Instead of the default "boxed" axis style I want to have only the left and bottom axis, i.e.:

+------+         |
|      |         |
|      |   --->  |
|      |         |
+------+         +-------

This should be easy, but I can't find the necessary options in the docs.

  • As per the .spines docstring: ax.spines[:].set_visible(False) removes all spines. Oct 15, 2023 at 20:16

10 Answers 10


This is the suggested Matplotlib 3 solution from the official website HERE:

import numpy as np
import matplotlib.pyplot as plt

x = np.linspace(0, 2*np.pi, 100)
y = np.sin(x)

ax = plt.subplot(111)
ax.plot(x, y)

# Hide the right and top spines
ax.spines[['right', 'top']].set_visible(False)


enter image description here

  • 8
    Additional question for beginners: where can you find this answer based on the Matplotlib API doc? If I go there: matplotlib.org/api/axes_api.html I don't see any reference to the spine object, and I wouldn't have guessed this keyword.
    – Eric Burel
    Jan 23, 2019 at 16:46
  • 1
    @EricBurel I find the Matplotlib documentation poorly designed. I generally find it easier to understand its API from examples. This is why StackOverflow is so important! I wish the Matplotliob documentation was written with the clear and well-organized approach of Scipy and Numpy.
    – divenex
    Aug 17, 2020 at 13:09
  • 2
    You can also use ax.spines.top.set_visible(False) (dot notation instead of brackets and quotes). spines[['top', 'right']].set_visible(False) works too. May 30, 2022 at 2:13
  • In newer matplotlib (mine is 3.3.4) spines is an ordered dict, so ax.spines['right'].set_visible(False) will turn off the right spine. Oct 26, 2022 at 13:11

Alternatively, this

def simpleaxis(ax):

seems to achieve the same effect on an axis without losing rotated label support.

(Matplotlib 1.0.1; solution inspired by this).


[edit] matplotlib in now (2013-10) on version 1.3.0 which includes this

That ability was actually just added, and you need the Subversion version for it. You can see the example code here.

I am just updating to say that there's a better example online now. Still need the Subversion version though, there hasn't been a release with this yet.

[edit] Matplotlib 0.99.0 RC1 was just released, and includes this capability.

  • Make sure you read the warning at matplotlib.sourceforge.net/mpl_toolkits/axes_grid/users/… about tick-mark support being incomplete before you try and use the above with e.g rotated labels though!
    – timday
    Nov 4, 2011 at 15:06
  • It looks like it depends on how you construct the axis. The axes generated by mpl.subplots cannot be used this way? May 2, 2014 at 7:57
  • 8
    The example link is now broken.
    – mkosmala
    Apr 16, 2016 at 17:37

If you need to remove it from all your plots, you can remove spines in style settings (style sheet or rcParams). E.g:

import matplotlib as mpl

mpl.rcParams['axes.spines.right'] = False
mpl.rcParams['axes.spines.top'] = False

If you want to remove all spines:

mpl.rcParams['axes.spines.left'] = False
mpl.rcParams['axes.spines.right'] = False
mpl.rcParams['axes.spines.top'] = False
mpl.rcParams['axes.spines.bottom'] = False

(This is more of an extension comment, in addition to the comprehensive answers here.)

Note that we can hide each of these three elements independently of each other:

  • To hide the border (aka "spine"): ax.set_frame_on(False) or ax.spines['top'].set_visible(False)

  • To hide the ticks: ax.tick_params(top=False)

  • To hide the labels: ax.tick_params(labeltop=False)


Library Seaborn has this built in with function .despine().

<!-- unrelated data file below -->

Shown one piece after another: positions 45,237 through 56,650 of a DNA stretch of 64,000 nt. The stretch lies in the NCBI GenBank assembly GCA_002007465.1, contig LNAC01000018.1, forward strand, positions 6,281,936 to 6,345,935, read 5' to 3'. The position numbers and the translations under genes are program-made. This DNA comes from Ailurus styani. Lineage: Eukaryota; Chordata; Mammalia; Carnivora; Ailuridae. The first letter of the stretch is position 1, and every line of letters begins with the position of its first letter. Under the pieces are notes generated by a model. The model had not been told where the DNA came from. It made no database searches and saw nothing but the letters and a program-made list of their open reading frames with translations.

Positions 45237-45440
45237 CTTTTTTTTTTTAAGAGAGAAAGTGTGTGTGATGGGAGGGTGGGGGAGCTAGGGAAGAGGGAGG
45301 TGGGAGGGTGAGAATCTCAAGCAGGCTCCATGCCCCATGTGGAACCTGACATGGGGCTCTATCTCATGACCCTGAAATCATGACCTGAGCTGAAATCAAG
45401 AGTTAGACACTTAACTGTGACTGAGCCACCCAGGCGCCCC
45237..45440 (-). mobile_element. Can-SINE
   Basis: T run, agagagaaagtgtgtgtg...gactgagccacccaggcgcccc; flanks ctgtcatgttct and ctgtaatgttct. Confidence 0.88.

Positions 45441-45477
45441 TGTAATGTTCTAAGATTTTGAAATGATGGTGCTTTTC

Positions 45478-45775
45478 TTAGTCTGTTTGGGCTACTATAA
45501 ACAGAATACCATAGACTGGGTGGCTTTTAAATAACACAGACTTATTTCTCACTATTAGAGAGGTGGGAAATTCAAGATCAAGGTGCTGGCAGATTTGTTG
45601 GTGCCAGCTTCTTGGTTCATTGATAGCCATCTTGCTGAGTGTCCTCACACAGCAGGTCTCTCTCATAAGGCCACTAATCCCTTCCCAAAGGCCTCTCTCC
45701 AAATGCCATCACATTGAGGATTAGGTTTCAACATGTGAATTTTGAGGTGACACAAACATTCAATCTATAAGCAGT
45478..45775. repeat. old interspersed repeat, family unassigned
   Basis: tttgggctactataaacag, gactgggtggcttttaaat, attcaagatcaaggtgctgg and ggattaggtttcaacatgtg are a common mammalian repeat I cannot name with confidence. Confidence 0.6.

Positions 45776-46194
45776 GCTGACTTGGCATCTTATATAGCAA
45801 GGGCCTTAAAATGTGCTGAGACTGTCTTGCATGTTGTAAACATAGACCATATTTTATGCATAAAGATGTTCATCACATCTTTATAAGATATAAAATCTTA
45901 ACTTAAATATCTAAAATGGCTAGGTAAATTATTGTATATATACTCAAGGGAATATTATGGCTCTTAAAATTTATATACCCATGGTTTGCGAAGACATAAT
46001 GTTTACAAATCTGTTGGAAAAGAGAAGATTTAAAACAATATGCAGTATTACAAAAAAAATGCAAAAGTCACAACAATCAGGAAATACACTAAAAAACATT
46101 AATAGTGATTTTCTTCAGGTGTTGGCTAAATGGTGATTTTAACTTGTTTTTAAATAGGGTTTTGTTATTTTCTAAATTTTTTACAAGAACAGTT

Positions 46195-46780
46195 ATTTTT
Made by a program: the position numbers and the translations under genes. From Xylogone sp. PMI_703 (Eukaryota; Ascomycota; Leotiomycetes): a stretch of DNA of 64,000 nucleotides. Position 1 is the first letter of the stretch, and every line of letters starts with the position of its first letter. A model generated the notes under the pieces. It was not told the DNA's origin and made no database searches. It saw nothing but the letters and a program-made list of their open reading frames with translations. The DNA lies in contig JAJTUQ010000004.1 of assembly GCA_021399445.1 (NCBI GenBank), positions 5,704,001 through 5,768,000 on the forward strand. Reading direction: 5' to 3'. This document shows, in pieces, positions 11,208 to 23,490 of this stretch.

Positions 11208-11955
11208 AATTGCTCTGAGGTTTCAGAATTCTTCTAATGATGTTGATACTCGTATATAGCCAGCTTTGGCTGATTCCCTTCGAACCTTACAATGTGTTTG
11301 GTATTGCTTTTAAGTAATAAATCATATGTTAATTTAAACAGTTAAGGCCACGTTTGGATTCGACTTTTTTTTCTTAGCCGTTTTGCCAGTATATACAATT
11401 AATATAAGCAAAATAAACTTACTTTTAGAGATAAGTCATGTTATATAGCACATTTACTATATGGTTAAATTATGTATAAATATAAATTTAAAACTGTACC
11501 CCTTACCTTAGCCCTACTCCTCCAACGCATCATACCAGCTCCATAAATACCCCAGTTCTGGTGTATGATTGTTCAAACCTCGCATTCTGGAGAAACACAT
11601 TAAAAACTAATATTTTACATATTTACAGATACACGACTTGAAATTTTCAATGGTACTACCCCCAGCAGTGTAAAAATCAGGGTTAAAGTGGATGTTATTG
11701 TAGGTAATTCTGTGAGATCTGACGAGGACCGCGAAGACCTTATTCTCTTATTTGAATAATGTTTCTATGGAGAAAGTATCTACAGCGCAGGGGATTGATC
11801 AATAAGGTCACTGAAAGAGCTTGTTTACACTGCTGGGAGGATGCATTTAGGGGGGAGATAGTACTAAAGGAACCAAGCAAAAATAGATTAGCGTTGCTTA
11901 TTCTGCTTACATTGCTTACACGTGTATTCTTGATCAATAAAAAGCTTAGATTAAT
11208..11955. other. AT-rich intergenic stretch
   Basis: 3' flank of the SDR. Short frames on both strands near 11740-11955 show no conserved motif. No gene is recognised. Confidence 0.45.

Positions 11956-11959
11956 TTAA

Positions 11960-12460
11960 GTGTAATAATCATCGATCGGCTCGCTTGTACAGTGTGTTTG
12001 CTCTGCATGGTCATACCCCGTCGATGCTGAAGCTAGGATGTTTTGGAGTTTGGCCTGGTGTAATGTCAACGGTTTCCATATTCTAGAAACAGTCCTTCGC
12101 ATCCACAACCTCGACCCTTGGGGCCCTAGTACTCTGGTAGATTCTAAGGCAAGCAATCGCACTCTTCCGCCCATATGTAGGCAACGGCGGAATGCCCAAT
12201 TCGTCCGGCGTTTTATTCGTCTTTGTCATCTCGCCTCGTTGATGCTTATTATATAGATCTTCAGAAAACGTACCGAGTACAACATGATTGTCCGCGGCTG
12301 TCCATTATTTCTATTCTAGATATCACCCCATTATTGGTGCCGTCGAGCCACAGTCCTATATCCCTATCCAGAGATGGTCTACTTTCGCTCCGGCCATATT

Just add:

import seaborn as sns

Now create your graph. And add at the end:


If you look at some of the default parameter values of the function it removes the top and right spine and keeps the bottom and left spine:

sns.despine(top=True, right=True, left=False, bottom=False)

Check out further documentation here: https://seaborn.pydata.org/generated/seaborn.despine.html

  • 1
    This is definitely the version to work well when using multiple axis or figures!
    – skjerns
    Mar 6, 2023 at 16:14

If you don't need ticks and such (e.g. for plotting qualitative illustrations) you could also use this quick workaround:

Make the axis invisible (e.g. with plt.gca().axison = False) and then draw them manually with plt.arrow.

  • 1
    this seems to remove the spines but leave the tick marks in place. Any idea how to remove the ticks as well?
    – Rob Young
    May 18, 2011 at 11:55
  • 2
    @Rob: You are right, I actually used a different solution in the script I was thinking of. I changed my answer, this should now work, but in general the accepted solution above is better.
    – nikow
    May 18, 2011 at 18:44

Another way of doing this in a non-global way is using the matplotlib.pyplot.rc_context context manager, as follows:

with plt.rc_context({
    "axes.spines.right": False,
    "axes.spines.top": False,
    fig, ax = plt.subplots()

Although the accepted answer is good if all you want to do is turn off the axes lines, I would suggest getting familiar with the .set() function as you can pass additional kwargs controlling the line style, thickness, etc etc, making your code more flexible and re-usable. It also cuts down on the number of matplotlib functions you need to learn.

Op can do this:


but you can just as easily do something like this:

ax.spines.right.set(color='red', linestyle='--', linewidth=2, position=['data',2])
ax.spines.top.set(color='red', linestyle='--', linewidth=2, position=['data',5])

Using spines.set() to do things

See documentation here.


In case you want to apply this on a frequent basis, you can also create a style sheet as described here and use these settings:

axes.spines.left:   True
axes.spines.bottom: True
axes.spines.top:    False
axes.spines.right:  False

Not the answer you're looking for? Browse other questions tagged or ask your own question.